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J Pediatr. 2018 Dec;203:131-136. doi: 10.1016/j.jpeds.2018.07.101. Epub 2018 Sep 21.

Evaluation of Gentamicin Exposure in the Neonatal Intensive Care Unit and Hearing Function at Discharge.

Author information

1
Department of Pediatrics, Duke University Medical Center, Durham, NC; Duke Clinical Research Institute, Durham, NC.
2
Duke Clinical Research Institute, Durham, NC.
3
Department of Pediatrics, Duke University Medical Center, Durham, NC.
4
Department of Economics, Clemson University, Clemson, SC.
5
Pediatrix-Obstetrix Center for Research and Education, Sunrise, FL.
6
Department of Pediatrics, University of North Carolina, Chapel Hill, NC.
7
Department of Pediatrics, Duke University Medical Center, Durham, NC; Duke Clinical Research Institute, Durham, NC. Electronic address: christoph.hornik@duke.edu.

Abstract

OBJECTIVE:

To characterize the association between gentamicin dosing, duration of treatment, and ototoxicity in hospitalized infants.

STUDY DESIGN:

This retrospective cohort study conducted at 330 neonatal intensive care units (2002-2014) included inborn infants exposed to gentamicin with available hearing screen results, and excluded infants with incomplete dosing data and major congenital anomalies. Our primary outcome was the final hearing screen result performed during hospitalization: abnormal (failed or referred for further testing in one or both ears) or normal (bilateral passed). The 4 measures of gentamicin exposure were highest daily dose, average daily dose, cumulative dose, and cumulative duration of exposure. We fitted separate multivariable logistic regression models adjusted for demographics, comorbidities, and other clinical events.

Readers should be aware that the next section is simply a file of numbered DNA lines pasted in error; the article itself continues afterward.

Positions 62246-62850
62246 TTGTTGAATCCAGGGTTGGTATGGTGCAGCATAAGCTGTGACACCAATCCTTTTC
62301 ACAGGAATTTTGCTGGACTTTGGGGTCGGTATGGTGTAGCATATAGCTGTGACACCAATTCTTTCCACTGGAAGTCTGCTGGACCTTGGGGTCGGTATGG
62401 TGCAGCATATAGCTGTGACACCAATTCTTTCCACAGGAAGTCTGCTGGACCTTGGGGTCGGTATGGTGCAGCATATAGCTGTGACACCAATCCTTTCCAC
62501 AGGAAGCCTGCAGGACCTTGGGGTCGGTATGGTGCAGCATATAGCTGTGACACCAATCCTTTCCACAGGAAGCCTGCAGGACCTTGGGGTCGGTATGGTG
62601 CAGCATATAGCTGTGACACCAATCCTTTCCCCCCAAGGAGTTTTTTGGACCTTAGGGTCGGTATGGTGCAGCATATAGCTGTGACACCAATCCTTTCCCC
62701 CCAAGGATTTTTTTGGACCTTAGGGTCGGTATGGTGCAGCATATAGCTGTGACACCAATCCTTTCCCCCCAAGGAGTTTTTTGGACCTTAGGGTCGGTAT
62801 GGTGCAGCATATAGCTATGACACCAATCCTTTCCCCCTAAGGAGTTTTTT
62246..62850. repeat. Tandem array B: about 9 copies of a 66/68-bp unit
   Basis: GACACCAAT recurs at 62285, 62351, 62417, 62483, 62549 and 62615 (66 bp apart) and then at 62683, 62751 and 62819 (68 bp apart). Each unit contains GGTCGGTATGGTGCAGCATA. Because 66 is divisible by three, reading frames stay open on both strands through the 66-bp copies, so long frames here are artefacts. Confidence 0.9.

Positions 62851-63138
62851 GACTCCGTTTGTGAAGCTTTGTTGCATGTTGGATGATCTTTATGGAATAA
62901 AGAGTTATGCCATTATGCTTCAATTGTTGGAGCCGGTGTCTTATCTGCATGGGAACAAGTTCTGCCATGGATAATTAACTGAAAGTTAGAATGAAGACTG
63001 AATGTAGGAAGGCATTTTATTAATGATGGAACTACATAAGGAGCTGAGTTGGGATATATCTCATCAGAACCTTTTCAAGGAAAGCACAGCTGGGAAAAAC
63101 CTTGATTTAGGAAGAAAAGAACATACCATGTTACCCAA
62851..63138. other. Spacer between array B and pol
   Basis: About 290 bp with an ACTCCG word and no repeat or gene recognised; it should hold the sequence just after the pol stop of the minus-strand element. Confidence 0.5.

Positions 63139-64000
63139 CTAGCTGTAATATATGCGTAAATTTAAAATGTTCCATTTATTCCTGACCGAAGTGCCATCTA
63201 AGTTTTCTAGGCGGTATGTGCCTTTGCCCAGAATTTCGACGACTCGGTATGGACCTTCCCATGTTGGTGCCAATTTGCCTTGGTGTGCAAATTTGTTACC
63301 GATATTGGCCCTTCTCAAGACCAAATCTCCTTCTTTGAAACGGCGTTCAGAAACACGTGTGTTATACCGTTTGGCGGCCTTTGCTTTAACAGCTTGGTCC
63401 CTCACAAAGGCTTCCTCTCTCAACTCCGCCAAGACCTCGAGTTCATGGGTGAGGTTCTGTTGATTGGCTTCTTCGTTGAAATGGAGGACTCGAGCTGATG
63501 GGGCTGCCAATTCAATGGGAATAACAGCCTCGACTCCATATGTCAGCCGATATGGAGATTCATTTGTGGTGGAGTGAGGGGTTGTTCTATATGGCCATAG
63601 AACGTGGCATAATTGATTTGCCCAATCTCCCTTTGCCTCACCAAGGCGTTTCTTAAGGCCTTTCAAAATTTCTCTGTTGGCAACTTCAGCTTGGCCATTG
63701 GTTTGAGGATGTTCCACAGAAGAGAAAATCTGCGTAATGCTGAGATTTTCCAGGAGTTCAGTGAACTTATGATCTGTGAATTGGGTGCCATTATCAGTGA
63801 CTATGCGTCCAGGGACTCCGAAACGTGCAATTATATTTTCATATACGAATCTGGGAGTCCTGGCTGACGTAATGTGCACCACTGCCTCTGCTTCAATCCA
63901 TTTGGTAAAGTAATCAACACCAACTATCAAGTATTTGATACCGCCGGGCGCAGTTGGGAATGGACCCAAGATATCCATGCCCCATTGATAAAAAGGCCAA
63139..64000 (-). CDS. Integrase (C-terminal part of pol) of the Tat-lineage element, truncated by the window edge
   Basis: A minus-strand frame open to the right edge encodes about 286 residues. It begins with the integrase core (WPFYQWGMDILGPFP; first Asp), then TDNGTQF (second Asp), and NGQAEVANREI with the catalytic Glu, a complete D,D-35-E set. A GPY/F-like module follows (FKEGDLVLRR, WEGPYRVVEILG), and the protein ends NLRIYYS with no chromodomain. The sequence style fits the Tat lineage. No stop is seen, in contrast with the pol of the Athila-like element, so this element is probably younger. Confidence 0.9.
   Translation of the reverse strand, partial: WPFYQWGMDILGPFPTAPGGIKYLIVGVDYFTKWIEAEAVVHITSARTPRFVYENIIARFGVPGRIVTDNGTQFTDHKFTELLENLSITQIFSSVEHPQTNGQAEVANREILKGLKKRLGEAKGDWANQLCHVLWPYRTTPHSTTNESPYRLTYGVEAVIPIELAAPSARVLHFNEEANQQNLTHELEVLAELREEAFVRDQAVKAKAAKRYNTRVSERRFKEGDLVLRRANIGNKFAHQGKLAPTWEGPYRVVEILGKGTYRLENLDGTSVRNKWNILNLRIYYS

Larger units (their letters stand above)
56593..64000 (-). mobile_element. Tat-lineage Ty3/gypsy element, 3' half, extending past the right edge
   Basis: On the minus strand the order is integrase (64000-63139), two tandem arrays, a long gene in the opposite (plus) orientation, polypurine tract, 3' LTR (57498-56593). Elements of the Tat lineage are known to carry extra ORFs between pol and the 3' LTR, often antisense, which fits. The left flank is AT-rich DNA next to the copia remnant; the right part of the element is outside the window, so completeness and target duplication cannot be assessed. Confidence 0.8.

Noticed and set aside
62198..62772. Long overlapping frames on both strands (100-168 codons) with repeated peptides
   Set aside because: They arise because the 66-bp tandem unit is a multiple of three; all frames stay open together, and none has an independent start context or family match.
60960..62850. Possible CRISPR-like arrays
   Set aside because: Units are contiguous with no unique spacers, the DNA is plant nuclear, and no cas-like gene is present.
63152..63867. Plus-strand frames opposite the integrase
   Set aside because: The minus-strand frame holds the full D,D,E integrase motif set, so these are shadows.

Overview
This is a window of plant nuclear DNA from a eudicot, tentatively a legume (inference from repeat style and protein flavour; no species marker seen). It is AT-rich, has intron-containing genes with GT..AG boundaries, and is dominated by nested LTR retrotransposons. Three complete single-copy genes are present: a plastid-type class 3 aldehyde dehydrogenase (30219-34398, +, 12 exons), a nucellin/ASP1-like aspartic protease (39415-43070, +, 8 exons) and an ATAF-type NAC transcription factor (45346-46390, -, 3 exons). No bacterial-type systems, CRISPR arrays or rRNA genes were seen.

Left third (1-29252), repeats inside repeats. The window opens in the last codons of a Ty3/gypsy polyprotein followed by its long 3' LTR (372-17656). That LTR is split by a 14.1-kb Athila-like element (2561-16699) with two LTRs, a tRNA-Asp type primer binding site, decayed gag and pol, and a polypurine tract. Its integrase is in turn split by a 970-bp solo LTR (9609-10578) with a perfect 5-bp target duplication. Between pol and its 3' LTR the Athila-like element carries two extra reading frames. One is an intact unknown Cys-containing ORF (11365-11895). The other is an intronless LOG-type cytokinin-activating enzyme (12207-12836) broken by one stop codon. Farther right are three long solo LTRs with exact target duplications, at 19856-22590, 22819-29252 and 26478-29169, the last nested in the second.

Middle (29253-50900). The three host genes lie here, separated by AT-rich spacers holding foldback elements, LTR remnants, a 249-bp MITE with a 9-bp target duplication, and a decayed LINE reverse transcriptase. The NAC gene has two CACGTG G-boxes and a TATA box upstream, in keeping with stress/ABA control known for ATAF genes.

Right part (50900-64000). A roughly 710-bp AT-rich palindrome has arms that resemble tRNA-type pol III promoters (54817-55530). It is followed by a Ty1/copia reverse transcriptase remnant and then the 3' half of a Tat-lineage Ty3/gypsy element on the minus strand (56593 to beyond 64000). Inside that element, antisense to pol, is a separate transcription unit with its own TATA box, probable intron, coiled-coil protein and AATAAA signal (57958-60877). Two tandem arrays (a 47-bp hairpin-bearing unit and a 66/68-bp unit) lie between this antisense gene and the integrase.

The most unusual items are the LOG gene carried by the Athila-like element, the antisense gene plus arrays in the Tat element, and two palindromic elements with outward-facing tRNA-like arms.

RESULTS:

A total of 84 808 infants met inclusion/exclusion criteria; median (25th, 75th percentile) gestational age and birth weight were 35 weeks (33, 38) and 2480 g (1890, 3184), respectively. Failed hearing screens occurred in 3238 (3.8%) infants; failed screens were more likely in infants of lower gestational age and birth weight, who had longer hospital lengths of stay, higher rates of morbidities, and were small for gestational age. Median highest daily dose, average daily dose, and cumulative dose were 4.0 mg/kg/day (3.0, 4.0), 3.8 mg/kg/day (3.0, 4.0), and 12.1 mg/kg (9.1, 20.5), respectively. Median cumulative duration of exposure was 3 days (3, 6). In adjusted analysis, gentamicin dose and duration of therapy were not associated with hearing screen failure.

CONCLUSIONS:

Gentamicin dosing and duration of treatment were not associated with increased odds of failed hearing screen at the time of discharge from initial neonatal intensive care unit stay.

KEYWORDS:

gentamicin; hearing screen; ototoxicity

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